25. For a medium transmitting a longitudinal wave, the areas of the medium where the density of the medium is temporarily increased are called (a) rarefactions (b) compressions (c) density holes

  26. 7. INTERFERENCE Video - Superposition of Waves Slide - Interference

  27. Interference Applet

  28. Constructive interference occurs when waves are in phase, that is when crests are superimposed and troughs are superimposed.

  29. Destructive interference occurs when waves are out of phase, that is when crests are superimposed with troughs.

  30. Interference is a characteristic of all waves.

  31. Standing Waves • When two sets of waves of equal amplitude and wavelength pass through each other in opposite directions, it is possible to create an interference pattern that looks like a wave that is “standing still.” It is a changing interference pattern. • Demo - Rope and strobe

  32. There is no vibration at a node. There is maximum vibration at an antinode. l is twice the distance between successive nodes or successive antinotes. l

  33. Video - Drumhead Vibrations • Demo - Organ pipe and tuning fork • Demo – Standing waves in sheet metal • Another example: musical instruments

  34. 8. DOPPLER EFFECT Refers to the change in frequency when there is relative motion between an observer of waves and the source of the waves • Video - Doppler Effect in Air • Video - Doppler Effect in a Ripple Tank • URL– Doppler Movie (htm) • Demo – Doppler Rocket

  35. When a source of waves and an observer of waves are getting closer together, the observer of the waves observes a frequency for the waves that is higher than the emitted frequency. When a source of waves and an observer of waves are getting farther apart, the observer of the waves observe a frequency for the waves that is lower than the emitted frequency.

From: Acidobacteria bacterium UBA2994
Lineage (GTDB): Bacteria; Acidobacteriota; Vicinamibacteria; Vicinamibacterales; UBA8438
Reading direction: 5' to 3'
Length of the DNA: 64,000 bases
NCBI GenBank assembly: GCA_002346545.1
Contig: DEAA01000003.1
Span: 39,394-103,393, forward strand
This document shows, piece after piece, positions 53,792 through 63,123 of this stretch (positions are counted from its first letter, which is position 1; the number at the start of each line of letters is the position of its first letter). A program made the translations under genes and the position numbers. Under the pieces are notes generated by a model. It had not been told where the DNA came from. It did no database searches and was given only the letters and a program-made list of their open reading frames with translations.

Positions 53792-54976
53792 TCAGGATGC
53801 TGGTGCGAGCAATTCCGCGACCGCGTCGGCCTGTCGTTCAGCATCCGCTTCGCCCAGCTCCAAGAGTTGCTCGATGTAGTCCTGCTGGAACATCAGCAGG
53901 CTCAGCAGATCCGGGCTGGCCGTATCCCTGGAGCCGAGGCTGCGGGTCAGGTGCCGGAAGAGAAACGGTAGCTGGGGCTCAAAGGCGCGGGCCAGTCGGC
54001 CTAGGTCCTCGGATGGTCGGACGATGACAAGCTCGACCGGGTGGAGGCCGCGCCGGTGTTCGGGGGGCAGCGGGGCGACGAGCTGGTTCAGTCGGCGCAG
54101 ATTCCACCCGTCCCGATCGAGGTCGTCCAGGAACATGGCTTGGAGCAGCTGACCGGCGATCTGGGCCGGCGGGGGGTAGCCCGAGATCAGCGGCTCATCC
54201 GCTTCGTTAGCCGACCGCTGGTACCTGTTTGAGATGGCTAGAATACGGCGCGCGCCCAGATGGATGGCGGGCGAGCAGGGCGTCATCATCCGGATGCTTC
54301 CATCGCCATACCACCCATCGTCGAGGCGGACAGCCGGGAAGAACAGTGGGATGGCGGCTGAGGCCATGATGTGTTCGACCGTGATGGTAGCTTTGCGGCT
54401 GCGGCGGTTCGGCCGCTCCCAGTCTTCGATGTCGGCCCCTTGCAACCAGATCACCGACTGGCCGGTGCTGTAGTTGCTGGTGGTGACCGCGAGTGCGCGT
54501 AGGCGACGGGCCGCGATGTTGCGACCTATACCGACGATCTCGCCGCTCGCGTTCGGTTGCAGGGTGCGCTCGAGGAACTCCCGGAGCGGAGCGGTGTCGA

36. All waves exhibit the Doppler effect. • A particularly interesting example is used by astronomers to determine if light emitting objects (such as stars) are getting closer to us or farther away. • On average most stars are moving farther away, and their light spectra are “red shifted.”

  37. Lab Absorption Spectrum of Element X Star Absorption Spectrum of Element X Red Shifted Red Shift Star is moving away from us.

  38. Police use the Doppler effect to catch speeding motorists. • Radar bounced off a spinning planet can exhibit a Doppler effect and lead to a determination of the spin rate of the planet. • This was used to discover that Venus has a retrograde spin.

  39. Planet Spinning Under Cloud Cover

  40. When you move away from a fixed source of sound, the frequency of the sound you hear (a) is greater than what the source emits (b) is less than what the source emits (c) is the same as what the source emits

  41. 9. BOW WAVES • Waves in front of moving object pile up. • Wave Barrier

  42. x x x x x x x

  43. “Bow” Wave

  44. x x x x x x x

  45. The familiar bow wave generated by a speedboat knifing through the water is a non-periodic wave produced by the overlapping of many periodic circular waves. It has a constant shape.

  46. 10. SHOCK WAVES • Just as circular waves move out from a swimming bug, spherical waves move out from a flying object. If the object flies faster than the waves, the result is a cone-shaped shock wave. • Demo - Cone of Waves • There are two booms, one from the front of the flying object and one from the back.

  47. Demo – Crack whip • Video - FB-111 Sonic Boom • Video – F-14 Sonic Boom • URL – More Boom • Word Doc - Sonic Boom • The boom is not produced just when the flying object “breaks” through the sound barrier.